Julio Cortazar, to nobody’s surprise, had the right idea about employment (and so many other things). In “Sunset Hunter,” a story included in the collection, A Certain Lucas, he proposes that his job be finding and filming the perfect sunset. This, of course, will require world travel. And a grant. A big grant. Not just that. "I know that a good sunset doesn't last more than twenty minutes between climax and anticlimax, two things I would eliminate in order to leave only its slow internal play, its kaleidoscope of imperceptible mutations." The plan is to search the world for the perfect sunset and capture it on film. A perfect, creative occupation.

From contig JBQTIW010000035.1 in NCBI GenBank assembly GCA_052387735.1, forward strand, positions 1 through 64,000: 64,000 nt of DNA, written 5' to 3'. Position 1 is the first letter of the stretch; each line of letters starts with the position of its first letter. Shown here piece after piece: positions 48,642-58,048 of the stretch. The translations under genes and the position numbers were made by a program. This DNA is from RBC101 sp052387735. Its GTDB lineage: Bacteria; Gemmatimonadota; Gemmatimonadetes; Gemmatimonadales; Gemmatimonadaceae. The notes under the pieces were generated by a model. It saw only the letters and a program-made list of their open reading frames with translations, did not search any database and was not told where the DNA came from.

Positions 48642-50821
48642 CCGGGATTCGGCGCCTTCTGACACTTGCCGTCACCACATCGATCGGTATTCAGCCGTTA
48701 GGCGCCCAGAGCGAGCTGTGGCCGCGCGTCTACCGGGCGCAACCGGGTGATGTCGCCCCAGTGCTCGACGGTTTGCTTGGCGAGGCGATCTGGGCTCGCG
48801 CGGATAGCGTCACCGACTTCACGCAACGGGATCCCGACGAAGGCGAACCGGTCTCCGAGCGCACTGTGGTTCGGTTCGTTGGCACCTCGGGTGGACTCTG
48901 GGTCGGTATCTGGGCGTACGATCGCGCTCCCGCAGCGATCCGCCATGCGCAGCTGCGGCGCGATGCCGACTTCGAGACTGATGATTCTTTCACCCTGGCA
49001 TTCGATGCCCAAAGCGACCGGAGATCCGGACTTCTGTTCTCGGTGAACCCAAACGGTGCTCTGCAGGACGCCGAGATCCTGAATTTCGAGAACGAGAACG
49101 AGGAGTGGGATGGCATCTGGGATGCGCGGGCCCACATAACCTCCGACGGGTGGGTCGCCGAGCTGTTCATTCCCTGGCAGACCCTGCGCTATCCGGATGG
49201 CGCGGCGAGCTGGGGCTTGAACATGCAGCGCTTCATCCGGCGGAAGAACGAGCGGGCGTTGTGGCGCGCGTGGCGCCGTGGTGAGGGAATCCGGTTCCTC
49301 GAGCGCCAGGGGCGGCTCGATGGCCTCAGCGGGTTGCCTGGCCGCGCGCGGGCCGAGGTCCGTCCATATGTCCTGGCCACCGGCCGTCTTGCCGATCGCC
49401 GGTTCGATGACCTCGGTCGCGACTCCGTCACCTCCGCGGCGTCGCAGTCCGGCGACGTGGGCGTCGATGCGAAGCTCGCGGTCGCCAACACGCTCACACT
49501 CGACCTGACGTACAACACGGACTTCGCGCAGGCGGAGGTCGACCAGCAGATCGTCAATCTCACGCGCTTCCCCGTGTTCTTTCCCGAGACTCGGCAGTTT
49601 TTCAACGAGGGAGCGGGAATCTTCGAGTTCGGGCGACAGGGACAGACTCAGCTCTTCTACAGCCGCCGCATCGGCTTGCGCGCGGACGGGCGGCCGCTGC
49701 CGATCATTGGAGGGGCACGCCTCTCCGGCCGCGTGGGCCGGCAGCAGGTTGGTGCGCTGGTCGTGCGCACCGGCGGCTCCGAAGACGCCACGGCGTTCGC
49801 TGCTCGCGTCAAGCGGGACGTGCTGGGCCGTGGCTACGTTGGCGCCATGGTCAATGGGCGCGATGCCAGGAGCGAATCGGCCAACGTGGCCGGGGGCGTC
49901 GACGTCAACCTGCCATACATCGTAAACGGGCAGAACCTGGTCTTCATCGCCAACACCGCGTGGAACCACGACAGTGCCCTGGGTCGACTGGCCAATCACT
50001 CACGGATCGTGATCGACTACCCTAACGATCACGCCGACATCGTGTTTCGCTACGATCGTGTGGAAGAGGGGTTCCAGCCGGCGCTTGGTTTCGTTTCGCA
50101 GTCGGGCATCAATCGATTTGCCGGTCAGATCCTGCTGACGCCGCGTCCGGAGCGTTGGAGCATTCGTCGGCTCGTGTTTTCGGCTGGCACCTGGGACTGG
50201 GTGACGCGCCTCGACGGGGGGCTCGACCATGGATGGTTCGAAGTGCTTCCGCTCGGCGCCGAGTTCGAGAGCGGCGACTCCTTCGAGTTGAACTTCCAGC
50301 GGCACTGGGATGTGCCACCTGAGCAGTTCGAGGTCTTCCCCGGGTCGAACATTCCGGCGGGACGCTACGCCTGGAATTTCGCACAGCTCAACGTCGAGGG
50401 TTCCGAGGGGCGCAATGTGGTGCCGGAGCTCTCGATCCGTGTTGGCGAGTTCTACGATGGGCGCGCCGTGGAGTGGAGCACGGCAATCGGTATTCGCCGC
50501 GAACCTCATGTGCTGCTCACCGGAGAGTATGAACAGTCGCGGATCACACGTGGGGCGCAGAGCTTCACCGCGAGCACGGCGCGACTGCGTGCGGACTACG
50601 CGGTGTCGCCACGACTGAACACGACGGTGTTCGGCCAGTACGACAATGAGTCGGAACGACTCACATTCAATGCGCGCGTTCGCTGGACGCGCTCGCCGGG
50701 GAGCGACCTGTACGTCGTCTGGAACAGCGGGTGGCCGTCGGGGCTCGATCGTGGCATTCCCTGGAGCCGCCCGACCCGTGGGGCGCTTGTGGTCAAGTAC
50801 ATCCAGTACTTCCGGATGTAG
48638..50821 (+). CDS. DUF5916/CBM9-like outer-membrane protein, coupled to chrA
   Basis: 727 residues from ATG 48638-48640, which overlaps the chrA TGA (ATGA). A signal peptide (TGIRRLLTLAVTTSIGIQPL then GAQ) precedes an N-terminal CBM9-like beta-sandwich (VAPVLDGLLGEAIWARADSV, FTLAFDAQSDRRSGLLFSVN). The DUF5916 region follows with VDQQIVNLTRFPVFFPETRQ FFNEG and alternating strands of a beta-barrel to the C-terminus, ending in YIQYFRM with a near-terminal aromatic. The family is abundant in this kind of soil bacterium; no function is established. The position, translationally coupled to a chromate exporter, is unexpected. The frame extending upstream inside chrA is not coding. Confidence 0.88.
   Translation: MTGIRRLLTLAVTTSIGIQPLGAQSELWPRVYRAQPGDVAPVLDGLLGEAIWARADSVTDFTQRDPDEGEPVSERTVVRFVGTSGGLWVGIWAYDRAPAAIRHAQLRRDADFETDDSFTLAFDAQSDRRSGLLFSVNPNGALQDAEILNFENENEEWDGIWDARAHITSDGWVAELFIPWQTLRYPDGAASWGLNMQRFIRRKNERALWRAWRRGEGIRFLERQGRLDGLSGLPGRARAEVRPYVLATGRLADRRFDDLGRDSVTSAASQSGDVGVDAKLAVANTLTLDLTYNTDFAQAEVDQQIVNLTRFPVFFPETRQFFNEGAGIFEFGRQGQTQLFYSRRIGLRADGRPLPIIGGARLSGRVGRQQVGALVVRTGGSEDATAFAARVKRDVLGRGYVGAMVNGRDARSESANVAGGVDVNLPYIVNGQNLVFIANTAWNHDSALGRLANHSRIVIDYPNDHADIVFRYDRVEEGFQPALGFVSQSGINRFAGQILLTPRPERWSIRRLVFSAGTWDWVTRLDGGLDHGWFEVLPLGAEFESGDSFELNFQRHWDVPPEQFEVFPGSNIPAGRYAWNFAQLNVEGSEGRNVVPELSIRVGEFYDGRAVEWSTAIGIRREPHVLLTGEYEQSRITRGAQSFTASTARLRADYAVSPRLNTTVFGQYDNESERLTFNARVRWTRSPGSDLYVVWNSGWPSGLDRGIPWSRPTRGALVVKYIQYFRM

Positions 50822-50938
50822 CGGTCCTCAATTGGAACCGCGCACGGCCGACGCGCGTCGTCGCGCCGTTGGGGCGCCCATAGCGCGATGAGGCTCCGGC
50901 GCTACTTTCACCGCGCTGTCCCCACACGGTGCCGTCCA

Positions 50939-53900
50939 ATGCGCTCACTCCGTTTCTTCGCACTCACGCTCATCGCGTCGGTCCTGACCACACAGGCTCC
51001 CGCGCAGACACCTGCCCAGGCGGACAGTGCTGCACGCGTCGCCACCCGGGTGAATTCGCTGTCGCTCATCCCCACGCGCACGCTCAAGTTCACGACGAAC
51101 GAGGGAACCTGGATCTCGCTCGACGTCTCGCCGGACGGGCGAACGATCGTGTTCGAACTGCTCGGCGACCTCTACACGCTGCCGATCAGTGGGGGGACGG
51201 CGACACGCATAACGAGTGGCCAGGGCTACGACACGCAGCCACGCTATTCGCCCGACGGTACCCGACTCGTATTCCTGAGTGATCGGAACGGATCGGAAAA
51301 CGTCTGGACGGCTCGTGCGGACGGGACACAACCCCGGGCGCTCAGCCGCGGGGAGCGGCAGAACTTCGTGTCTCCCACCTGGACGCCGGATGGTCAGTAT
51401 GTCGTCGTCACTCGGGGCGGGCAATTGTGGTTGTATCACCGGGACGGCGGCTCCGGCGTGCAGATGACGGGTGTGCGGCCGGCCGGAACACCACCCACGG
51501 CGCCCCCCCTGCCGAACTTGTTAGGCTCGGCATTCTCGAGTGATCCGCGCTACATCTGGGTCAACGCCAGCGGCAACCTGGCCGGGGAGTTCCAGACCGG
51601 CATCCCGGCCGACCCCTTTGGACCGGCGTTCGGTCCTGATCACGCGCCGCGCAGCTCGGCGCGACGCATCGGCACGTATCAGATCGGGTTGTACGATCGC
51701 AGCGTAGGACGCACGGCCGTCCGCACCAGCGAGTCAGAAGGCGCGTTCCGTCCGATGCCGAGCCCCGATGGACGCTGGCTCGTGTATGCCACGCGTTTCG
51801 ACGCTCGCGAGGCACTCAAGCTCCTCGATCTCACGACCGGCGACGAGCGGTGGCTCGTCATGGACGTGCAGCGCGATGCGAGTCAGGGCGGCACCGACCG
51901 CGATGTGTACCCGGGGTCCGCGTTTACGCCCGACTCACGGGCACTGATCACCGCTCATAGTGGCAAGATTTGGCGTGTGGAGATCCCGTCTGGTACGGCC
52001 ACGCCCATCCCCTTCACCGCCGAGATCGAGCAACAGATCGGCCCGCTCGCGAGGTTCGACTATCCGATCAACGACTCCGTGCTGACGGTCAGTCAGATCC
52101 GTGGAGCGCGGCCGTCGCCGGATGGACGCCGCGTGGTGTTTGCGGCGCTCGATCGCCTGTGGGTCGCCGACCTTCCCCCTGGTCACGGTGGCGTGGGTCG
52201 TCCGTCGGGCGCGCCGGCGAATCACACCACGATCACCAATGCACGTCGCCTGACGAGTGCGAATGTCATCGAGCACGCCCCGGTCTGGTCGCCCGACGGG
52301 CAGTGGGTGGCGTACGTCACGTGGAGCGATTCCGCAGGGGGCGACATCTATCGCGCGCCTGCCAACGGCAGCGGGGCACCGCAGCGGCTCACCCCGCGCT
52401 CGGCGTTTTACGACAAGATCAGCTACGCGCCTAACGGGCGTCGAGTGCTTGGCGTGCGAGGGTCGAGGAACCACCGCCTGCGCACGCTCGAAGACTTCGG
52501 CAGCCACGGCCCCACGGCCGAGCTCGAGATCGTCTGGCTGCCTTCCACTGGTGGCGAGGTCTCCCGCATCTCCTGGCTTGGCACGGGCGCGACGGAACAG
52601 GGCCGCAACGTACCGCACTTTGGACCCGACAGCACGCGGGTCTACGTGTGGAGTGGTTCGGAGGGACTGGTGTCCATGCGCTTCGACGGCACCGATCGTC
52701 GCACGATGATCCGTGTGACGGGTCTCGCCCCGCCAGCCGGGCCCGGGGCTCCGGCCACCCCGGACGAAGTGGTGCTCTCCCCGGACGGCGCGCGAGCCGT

Personally, I don’t find sunsets all that fascinating. And I don't really know anything at all about making a film. No. But clouds. Clouds deserve my attention. I’d like to travel the world finding the perfect cloud and taking a still photo of it with a digital camera. Maybe even with a cell phone. I've already started on the project. Today I’m wondering what “rewards” I could give for financial support of the project so taht with the help of Kickstarter I could begin with the clouds of Patagonia. And Tanzania.
And I have a three-part Haiku as an inducement:
To talk to the clouds
Climb the hill or tallest tree.
Open wide both your hands.
A cloud has no feet,
just a face and two plump hands.
And wind for a voice.
What stories clouds tell!
I cannot write them down here.
They are too fragile.